I’ve done some coding work on the blog, but it’s just fixing the choppy HTML that WordPress’ WYSIWYG editor outputs, since the blog uses the online WordPress editor and doesn’t actually let us touch most of the source code. I’ve never coded anything for EB. As far as graphics, I’ve done the big banners for the blog’s header and square banners for links to important pages on EB. On the boards, I’ve just done a couple of tags, though I just finished up a bigger graphic for the forum. Here’s a peek at the header for the updated Forum Index I’m working on:
EBSWF: How much time do you spend on LEGO related activities?
I’m usually on EB throughout the entire day, but I’m just checking in every fifteen minutes to an hour or so, made possible by wireless technology. I get in about a half an hour of time, if any at all, of working with physical LEGO in a day.
EBSWF: What do people around you think of your being a LEGO fan?
My family is made up of what I’d consider to be casual LEGO fans. They like the occasional set in the $50 range for display, and CMFs are popular among them. That’s about as much as they do with LEGO, but it’s enough that they support the hobby. Some of my friends think it’s a little strange, but having my AT-ST prominently displayed in my room never fails to turn the ‘ ‘ faces into ‘ ‘ faces.
EBSWF: Aside from LEGO, what other hobbies do you have?
Not much, to be honest. With the limited funds that I had as a kid, I decided to focus on growing my LEGO collection instead of all the other things that other kids my age would do. The result was that by the time I was a teenager, I had a collection quickly approaching twenty thousand pieces, and I didn’t really have the addiction to action figures, video games, or the like that my peers preferred. (although Hasbro constantly reminds us that our minifigs are action figures ) The only non-LEGO video game that I’ve spent more than $10 on is Civilization V.
Other than that, I enjoy reading sci-fi and classic novels, I’ve played a little bit of baseball, and I’ve done some live sound mixing for friends.
EBSWF: How did the LEGO hobby change/impact your life? Do you have any practical uses for LEGO in your daily life?
One big change was that my first work with image editing was using Paint.NET to resize my images. From there, I started adjusting brightness and contrast, reducing noise, using curves, and, finally, removing backgrounds and compositing. Now, I’ve used Photoshop to do some graphics work for some people I know. (no examples that I can show you, unfortunately)
I’ve made some things out of LEGO: pencil holders, iPod stands, things like that – but I always end up parting them back out when I want one of the pieces I used. Sometimes I do use a couple bricks when I need to quickly hold something up, but it’s always very temporary.
EBSWF: Has anything funny happened to you when some of your “LEGO talk” has gotten into your daily life?
Not really. It’s more like a second dialect for me. I can switch over to “LEGO talk” if I want to, but I don’t think I’ve ever used it in normal (non-LEGO-related) conversation.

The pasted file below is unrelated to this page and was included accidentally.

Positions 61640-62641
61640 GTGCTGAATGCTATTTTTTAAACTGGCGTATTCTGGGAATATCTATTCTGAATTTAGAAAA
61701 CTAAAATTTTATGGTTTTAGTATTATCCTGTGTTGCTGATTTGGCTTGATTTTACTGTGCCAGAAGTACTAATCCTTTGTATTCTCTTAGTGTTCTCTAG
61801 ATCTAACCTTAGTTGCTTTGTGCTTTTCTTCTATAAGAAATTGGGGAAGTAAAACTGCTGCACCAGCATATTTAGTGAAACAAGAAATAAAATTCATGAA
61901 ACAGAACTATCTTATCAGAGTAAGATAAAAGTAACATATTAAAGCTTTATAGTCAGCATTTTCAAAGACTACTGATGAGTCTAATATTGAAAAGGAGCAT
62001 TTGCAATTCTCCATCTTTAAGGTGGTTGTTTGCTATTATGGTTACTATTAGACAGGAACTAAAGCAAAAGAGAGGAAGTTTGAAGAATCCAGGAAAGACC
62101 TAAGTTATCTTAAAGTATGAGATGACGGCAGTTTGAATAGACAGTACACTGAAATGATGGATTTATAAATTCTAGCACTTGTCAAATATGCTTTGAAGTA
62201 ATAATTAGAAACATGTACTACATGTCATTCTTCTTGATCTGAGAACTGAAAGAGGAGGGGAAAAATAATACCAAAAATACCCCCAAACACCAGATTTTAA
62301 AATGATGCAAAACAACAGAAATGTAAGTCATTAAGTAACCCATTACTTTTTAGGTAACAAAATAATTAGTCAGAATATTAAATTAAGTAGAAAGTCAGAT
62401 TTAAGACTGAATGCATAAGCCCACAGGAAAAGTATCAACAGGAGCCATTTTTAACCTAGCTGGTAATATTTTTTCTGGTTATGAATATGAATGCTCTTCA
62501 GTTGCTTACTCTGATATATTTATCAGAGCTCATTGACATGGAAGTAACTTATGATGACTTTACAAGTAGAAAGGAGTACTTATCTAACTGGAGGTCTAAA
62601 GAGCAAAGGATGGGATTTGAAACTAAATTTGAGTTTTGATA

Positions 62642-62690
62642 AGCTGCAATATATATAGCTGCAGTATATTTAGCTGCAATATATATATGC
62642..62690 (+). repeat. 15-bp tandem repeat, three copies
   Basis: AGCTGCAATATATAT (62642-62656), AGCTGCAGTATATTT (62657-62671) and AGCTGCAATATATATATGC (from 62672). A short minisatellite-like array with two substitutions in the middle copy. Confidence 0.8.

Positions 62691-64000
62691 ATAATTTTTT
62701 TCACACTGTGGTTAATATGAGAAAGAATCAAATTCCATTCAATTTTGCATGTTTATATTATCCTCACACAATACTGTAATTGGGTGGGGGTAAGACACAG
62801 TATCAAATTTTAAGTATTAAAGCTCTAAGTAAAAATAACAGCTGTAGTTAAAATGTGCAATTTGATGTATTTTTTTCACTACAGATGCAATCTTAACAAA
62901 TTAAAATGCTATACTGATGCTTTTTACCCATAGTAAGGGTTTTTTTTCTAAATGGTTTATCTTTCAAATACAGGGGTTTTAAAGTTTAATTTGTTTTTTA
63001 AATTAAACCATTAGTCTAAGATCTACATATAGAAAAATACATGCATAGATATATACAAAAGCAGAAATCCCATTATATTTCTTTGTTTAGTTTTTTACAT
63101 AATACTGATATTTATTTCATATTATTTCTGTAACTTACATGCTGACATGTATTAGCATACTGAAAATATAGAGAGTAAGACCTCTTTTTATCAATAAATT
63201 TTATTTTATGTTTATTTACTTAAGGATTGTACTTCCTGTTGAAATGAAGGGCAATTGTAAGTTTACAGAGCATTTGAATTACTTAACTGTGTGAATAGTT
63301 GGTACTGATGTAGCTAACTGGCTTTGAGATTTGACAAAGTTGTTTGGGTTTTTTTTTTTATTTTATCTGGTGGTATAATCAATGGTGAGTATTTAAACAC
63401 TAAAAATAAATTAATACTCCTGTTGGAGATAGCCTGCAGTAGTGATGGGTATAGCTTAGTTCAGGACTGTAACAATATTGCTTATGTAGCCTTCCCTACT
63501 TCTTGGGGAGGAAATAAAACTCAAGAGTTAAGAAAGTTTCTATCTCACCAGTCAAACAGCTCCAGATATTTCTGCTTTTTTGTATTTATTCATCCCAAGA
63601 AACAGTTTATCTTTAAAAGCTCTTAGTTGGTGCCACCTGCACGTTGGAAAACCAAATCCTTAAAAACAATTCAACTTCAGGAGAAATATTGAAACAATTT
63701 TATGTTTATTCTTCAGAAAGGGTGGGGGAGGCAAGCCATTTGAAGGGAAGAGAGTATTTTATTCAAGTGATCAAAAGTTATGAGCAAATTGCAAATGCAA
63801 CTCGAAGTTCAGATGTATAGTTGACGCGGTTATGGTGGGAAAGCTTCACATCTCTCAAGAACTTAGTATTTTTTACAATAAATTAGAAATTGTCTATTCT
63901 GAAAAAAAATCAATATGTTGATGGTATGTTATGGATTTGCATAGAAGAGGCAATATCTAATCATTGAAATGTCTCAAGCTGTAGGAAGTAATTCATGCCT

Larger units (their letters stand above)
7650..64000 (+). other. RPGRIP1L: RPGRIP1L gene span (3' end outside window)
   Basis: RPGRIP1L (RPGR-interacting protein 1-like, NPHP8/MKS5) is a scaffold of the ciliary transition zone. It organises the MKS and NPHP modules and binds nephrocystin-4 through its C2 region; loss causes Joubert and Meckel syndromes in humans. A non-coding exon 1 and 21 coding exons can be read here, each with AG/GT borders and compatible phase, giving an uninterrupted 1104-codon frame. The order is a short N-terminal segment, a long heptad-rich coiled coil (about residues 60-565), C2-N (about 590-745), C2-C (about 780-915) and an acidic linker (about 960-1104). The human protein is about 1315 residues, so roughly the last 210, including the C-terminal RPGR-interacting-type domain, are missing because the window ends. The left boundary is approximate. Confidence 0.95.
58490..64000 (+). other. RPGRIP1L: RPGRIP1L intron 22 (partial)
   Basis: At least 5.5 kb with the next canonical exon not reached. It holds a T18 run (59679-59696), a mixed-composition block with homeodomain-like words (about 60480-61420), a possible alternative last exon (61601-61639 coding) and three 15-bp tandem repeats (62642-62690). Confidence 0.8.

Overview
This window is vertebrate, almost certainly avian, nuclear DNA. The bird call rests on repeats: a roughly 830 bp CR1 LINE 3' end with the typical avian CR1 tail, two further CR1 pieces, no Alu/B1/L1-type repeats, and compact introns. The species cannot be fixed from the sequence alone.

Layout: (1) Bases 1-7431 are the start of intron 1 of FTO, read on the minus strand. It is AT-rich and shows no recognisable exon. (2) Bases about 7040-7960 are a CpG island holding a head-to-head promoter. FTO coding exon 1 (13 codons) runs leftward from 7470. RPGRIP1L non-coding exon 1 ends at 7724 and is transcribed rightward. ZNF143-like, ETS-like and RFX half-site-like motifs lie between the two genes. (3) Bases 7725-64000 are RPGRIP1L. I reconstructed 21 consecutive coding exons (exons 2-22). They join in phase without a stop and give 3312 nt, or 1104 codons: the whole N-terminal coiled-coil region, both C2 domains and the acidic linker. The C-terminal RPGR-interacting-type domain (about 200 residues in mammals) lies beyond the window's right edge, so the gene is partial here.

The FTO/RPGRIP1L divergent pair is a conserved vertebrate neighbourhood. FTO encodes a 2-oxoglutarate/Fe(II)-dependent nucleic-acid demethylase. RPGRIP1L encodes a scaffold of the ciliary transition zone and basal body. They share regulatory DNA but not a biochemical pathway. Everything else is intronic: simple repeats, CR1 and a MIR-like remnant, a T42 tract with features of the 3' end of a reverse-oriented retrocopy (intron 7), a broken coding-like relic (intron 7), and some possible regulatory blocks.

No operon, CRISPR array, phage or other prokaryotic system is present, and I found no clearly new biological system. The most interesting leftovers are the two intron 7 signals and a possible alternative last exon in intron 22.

EBSWF: Why did you choose ‘Brickdoctor’ for a username, and why do you have a Scout Trooper as your avatar?
Okay, that’s a complicated story. Originally, I picked it out for a Bricklink account that I was going to share with my dad, who is a doctor (optometrist). He wanted to buy himself a Han Solo minifig, and I was a (now failed) minifig customizer who wanted to buy various minifigs to experiment with. Neither of us actually ever ended up buying anything from BL, but when i signed up for MOCpages, I decided to use the name because… well, I don’t remember why anymore. Now I use the name everywhere, so I don’t really want to change it.
As for the scout, my old avatar was a Kashyyyk Trooper, because I was obsessed with the AT-RT during my time on MOCpages. I still think it looks like a very fun vehicle to drive. I switched to the scout because it’s my favorite imperial trooper and because the Kashyyyk Trooper is a PT minifig which doesn’t reflect my favorite era of the Star Wars saga. I’ve recently switched to a new version, with a classic smiley face under the helmet, to make my avatar more of a true sig-fig, and less of just an image of my favorite imperial trooper.
EBSWF: We know you build accurate ships, how do you get started on building one?
I start by finding a ship that I want to build and think I can build well. Usually, that means at least one greebled section and a lot of angles, with few curves. I find some reference material to work off of, and then I just start building. A lot of the time, I start from a section that I already know how I want to build, and I work outwards from there. For example, with the T-47, I already knew I wanted SNOT wings, so I started there. With the T-16, I knew I wanted a big brick-built top fin, so I started there. With the AT-ST, I had built the guns and the front of the ‘head’ already while playing around, so I worked from there. When I look for reference material, I start at this flickr collection, and if that site doesn’t have any, I look at Forbidden Plastic and Modeler Magic. If neither of those has what I need, I turn to Google. (I search for something like “T-16 Skyhopper studio model”)
EBSWF: What do you have in store for the future? Will we see more of your fantastic MOCs? Any ships got your eye? (Though you’ve been doing a lot in LDD we want to see some physical stuff!)
I definitely want to build a TIE/ln, TIE/in, and possible a TIE x1. I’d like to do an A-wing, but if I do, I’ll probably just do a replica of Jerac’s model with slight tweaks, because I’m not sure if it’s even possible to build a better model. I’ve done portions of a Y-wing, so I’ll probably finish that someday. And – I know you still read EB, Fallenangel – yes, I will one day build an X-wing.
I’ve been doing a lot of digital MOCs lately because I’m in the process of sorting my collection, and I avoid building large physical MOCs because it’s too easy to pull pieces out when I’m supposed to be sorting them, and never sort them back when I’m done. I’ve also been using a lot of the time I have to build to work on sets for Heroica. I’m going to take a break after my current Heroica quest finishes up, and I want to build some stuff for Historica, but I should be back to Star Wars after that.